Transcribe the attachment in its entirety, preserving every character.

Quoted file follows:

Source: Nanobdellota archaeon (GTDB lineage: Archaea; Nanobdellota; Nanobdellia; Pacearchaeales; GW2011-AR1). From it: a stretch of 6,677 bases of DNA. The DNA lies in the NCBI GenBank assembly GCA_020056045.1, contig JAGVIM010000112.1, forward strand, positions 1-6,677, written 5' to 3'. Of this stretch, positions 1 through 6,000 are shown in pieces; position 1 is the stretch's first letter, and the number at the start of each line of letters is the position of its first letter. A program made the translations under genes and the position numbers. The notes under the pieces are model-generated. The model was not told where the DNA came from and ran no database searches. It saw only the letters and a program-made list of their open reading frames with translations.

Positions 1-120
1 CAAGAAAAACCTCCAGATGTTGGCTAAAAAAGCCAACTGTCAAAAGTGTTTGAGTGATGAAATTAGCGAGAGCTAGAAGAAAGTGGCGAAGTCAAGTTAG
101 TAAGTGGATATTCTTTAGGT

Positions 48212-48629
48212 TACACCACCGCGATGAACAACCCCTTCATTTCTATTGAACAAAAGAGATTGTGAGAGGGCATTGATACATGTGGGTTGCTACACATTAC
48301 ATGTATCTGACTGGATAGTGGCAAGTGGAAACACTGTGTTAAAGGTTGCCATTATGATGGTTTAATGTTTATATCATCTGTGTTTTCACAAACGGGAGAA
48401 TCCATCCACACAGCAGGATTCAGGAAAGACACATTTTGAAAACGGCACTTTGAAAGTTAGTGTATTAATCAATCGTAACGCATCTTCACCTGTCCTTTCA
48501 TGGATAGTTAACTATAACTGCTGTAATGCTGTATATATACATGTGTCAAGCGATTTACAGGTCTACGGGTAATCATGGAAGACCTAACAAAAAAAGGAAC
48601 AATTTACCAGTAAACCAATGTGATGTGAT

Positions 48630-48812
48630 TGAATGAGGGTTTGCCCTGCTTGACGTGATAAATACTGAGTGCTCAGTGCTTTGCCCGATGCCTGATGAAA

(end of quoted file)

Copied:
Source: Nanobdellota archaeon (GTDB lineage: Archaea; Nanobdellota; Nanobdellia; Pacearchaeales; GW2011-AR1). From it: a stretch of 6,677 bases of DNA. The DNA lies in the NCBI GenBank assembly GCA_020056045.1, contig JAGVIM010000112.1, forward strand, positions 1-6,677, written 5' to 3'. Of this stretch, positions 1 through 6,000 are shown in pieces; position 1 is the stretch's first letter, and the number at the start of each line of letters is the position of its first letter. A program made the translations under genes and the position numbers. The notes under the pieces are model-generated. The model was not told where the DNA came from and ran no database searches. It saw only the letters and a program-made list of their open reading frames with translations.

Positions 1-120
1 CAAGAAAAACCTCCAGATGTTGGCTAAAAAAGCCAACTGTCAAAAGTGTTTGAGTGATGAAATTAGCGAGAGCTAGAAGAAAGTGGCGAAGTCAAGTTAG
101 TAAGTGGATATTCTTTAGGT

Positions 48212-48629
48212 TACACCACCGCGATGAACAACCCCTTCATTTCTATTGAACAAAAGAGATTGTGAGAGGGCATTGATACATGTGGGTTGCTACACATTAC
48301 ATGTATCTGACTGGATAGTGGCAAGTGGAAACACTGTGTTAAAGGTTGCCATTATGATGGTTTAATGTTTATATCATCTGTGTTTTCACAAACGGGAGAA
48401 TCCATCCACACAGCAGGATTCAGGAAAGACACATTTTGAAAACGGCACTTTGAAAGTTAGTGTATTAATCAATCGTAACGCATCTTCACCTGTCCTTTCA
48501 TGGATAGTTAACTATAACTGCTGTAATGCTGTATATATACATGTGTCAAGCGATTTACAGGTCTACGGGTAATCATGGAAGACCTAACAAAAAAAGGAAC
48601 AATTTACCAGTAAACCAATGTGATGTGAT

Positions 48630-48812
48630 TGAATGAGGGTTTGCCCTGCTTGACGTGATAAATACTGAGTGCTCAGTGCTTTGCCCGATGCCTGATGAAA